Another possible hypothesis, for why my server-box sometimes crashes.

I have written before, that my Linux computer ‘Phoenix’, which acts both as my server and a workstation, sometimes crashes. I have another possible explanation for why.

The graphics chip on this machine is only a , capable of OpenGL 2.1.2 using proprietary (legacy) drivers. It only has 128MB of shared memory with my motherboard.

Under Windows 10, this chipset is no longer supported at all.

I may simply be pushing this old GPU too hard.

My display is a 1600×1200 monitor, and much of the graphics memory is simply being taken up by that fact. Also, I have many forms of desktop compositing switched on. And at the time of the last crash, I had numerous applications open at the same time, which use hardware 2D acceleration as part of their canvas. And I was copying and pasting between them.

I am hoping that this is easing the burden on my equally-dated CPU.

But then the triggering factor may simply be an eventual error in the GPU.

The fact that the Timeout Detection and Recovery (‘TDR’) does not kick in to save the session, may be due to the possibility that the TDR only works, in specific situations, such as OpenGL, 3D rendering windows. If the GPU crash happens as part of the compositing, it may take out the X-server, and therefore my whole system.

The only workaround I may have, is to avoid using this box as a workstation. When I avoid doing that, it has been known to run for 60 days straight, without crashing…

Dirk

(Edit 01/28/2017 : )

I use a widget on my desktops, which is named ‘‘, and I find that it gives me a good intuitive grasp of what is happening on my Linux computers.


 

phoenix_temperatures_1


 

This widget has as a disadvantage, that when extensions have been installed to display temperatures, sometimes we do not know which temperature-sensors stand for which temperature. This is due to the fact that Linux developers have to design their software, without any knowledge of the specific hardware it is going to run on. Inversely, the makers of proprietary drivers know exactly which machine those are going to run on, and can therefore identify what each of them stands for.

This also means, sometimes we have temperature readings in ‘‘, which may just be spurious, and which may just constantly display one meaningless number, in which case we reduce our selection of indicated temperatures to ones we can identify.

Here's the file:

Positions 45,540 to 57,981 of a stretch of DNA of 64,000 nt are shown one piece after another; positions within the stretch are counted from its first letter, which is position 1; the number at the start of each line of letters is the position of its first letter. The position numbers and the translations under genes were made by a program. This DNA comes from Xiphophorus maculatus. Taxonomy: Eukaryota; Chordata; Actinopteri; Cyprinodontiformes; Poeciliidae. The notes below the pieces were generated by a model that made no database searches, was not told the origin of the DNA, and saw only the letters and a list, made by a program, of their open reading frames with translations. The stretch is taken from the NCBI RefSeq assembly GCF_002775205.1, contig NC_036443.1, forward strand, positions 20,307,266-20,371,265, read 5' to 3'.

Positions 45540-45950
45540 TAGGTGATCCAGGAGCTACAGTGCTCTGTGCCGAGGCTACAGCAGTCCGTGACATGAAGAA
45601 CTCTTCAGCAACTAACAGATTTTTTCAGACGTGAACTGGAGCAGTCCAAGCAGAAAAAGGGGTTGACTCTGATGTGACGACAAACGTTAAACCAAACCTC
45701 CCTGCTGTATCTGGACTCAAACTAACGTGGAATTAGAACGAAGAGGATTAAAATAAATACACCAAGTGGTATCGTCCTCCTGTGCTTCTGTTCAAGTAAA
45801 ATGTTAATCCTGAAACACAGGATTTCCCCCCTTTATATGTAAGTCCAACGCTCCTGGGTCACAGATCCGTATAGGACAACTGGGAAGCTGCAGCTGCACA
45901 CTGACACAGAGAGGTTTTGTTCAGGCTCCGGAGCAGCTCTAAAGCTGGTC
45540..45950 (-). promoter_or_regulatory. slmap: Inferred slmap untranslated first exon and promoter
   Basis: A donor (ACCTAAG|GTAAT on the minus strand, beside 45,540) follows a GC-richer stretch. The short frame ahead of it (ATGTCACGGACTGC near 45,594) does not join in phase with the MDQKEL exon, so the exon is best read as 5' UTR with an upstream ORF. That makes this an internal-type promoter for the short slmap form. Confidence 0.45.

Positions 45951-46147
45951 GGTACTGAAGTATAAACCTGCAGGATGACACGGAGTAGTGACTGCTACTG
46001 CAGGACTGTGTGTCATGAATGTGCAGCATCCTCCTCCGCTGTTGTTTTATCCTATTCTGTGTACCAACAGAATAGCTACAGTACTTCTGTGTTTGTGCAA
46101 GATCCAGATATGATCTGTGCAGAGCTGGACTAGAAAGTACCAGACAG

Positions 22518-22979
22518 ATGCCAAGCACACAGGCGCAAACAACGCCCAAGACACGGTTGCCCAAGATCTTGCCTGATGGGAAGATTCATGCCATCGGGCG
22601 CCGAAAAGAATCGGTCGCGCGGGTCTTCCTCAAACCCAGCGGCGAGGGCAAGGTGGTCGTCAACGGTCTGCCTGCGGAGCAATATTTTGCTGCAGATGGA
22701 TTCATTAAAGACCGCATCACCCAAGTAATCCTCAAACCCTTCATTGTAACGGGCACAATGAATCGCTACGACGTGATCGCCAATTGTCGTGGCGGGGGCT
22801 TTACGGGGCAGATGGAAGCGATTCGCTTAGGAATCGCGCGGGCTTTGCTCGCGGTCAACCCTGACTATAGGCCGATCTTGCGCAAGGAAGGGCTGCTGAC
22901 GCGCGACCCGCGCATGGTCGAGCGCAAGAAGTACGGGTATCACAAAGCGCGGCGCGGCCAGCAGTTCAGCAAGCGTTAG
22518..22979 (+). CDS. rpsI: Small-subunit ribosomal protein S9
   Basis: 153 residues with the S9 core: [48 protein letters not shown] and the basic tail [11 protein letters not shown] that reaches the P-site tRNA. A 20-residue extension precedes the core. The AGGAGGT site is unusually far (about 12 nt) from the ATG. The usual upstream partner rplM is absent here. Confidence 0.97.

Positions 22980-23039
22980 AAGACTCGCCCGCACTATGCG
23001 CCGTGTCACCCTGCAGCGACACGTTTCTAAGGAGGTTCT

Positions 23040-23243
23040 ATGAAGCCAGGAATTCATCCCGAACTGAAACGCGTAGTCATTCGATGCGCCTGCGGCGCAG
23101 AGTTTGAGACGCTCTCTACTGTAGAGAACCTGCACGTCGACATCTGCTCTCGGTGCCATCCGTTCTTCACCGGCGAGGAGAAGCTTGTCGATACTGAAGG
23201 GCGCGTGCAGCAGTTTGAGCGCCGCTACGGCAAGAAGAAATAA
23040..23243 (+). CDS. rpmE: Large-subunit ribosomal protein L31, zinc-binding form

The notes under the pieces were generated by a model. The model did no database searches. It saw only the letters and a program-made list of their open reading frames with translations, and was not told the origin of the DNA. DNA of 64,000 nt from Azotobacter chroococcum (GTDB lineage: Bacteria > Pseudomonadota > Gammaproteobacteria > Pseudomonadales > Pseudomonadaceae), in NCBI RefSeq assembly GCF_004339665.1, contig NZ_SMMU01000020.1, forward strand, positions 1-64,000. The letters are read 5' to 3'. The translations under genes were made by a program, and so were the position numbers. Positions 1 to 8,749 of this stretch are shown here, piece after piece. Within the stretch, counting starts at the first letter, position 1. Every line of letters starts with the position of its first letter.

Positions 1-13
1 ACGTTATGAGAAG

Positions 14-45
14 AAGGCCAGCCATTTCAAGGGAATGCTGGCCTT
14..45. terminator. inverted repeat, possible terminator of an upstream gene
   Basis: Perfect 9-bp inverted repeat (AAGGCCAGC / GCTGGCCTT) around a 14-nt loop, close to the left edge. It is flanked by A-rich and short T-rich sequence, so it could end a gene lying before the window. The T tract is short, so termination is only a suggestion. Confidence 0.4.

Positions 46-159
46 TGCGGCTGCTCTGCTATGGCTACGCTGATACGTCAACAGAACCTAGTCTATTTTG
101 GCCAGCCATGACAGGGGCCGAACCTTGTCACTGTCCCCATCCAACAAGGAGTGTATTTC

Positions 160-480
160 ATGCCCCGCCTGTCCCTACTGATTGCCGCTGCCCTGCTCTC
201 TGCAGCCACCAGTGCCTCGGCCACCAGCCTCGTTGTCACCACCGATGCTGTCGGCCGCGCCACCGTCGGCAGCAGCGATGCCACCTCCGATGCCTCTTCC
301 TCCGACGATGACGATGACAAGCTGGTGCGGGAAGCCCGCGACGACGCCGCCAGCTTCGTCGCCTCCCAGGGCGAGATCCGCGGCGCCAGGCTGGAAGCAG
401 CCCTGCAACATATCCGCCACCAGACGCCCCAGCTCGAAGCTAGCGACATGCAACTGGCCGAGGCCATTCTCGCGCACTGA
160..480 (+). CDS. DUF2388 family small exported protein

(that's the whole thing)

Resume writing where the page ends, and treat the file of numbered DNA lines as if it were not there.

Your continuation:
In the context of answering my own question, another detail which becomes relevant, is the fact that this tower computer has a failed case-fan, which is accurately being indicated as the ‘‘ entry, running at 46 RPM at the moment of the screen-shot. I know that this case-fan is in fact stalled, from past occasions when I opened up the tower.

Continue reading Another possible hypothesis, for why my server-box sometimes crashes.

Plausible does not mean Assumed

I could make hypothetical guesses, as to why crashes like this one happen, on the machine I name ‘Phoenix’, which was manufactured in 2008. This time I noticed, that the cursor on the screen stopped moving, then that mouse-input was not being interpreted, then that the screen just filled with an image, which was a diagonally-scrambled version of the normal screen content:

  • It could be that the old GPU is no longer reliable at the hardware level, and that it may now suffer from random crashes, which also crash the X-server. The “” (‘‘) feature I have seen the nVidia Driver execute properly in past situations, may just not kick in.
  • When I reinstalled, replacing the old 32-bit O/S with the current 64-bit O/S, I also replaced the 2GB of RAM with completely new, 4GB of RAM, and the “” (‘‘) of the new RAM has also become faster, that becoming 800MHz instead of the earlier 600MHz. Either set of DDR RAM modules was running with dual-channel capability. The motherboard may detect this capability of the new RAM modules and start using it, as the motherboard itself may have the stated capability of running at 800MHz. Yet, at 800MHz, the way this Motherboard works may not be stable.
  • There could be some sort of kernel issue…

What I do find a bit more specific, is the fact that there seem to be no log entries for the , suggesting that although an X-server crash eventually takes place, this may not be the root cause. Also, the fact that the mouse has become unresponsive for a few seconds, before screen-content collapses, seems to suggest the same thing…

But the most important fact for me to observe, is that simply being able to suggest plausible reasons for the crash, is not the same thing as having diagnosed the crashes. Honestly, I do not know at present, why this type of crash happens.

One of the observations about this machine which had impressed me in the past, was that I had pushed 3D rendering beyond the limits of the old GPU, thereby crashing this graphics chip, but that the desktop manager I had in place was able to restart the GPU, and to resume the session, without requiring any action from me, but displaying a well-behaved message to the effect that the GPU needed to be rebooted. This is called “” (‘‘), and does the same thing under Linux, that it does under Windows, and depends on stable graphics drivers.

The fact that I do possess ‘‘ on this machine suggests, that a simple failure of the graphics chip, should not take out my session.

Addendum:

According to my latest inquiry, this Motherboard is ‘only’ running at 66MHz. Therefore, the maximum speed of the newer RAM Module should not be an issue after all.

ram_phoenix_1

Dirk

Continue reading Plausible does not mean Assumed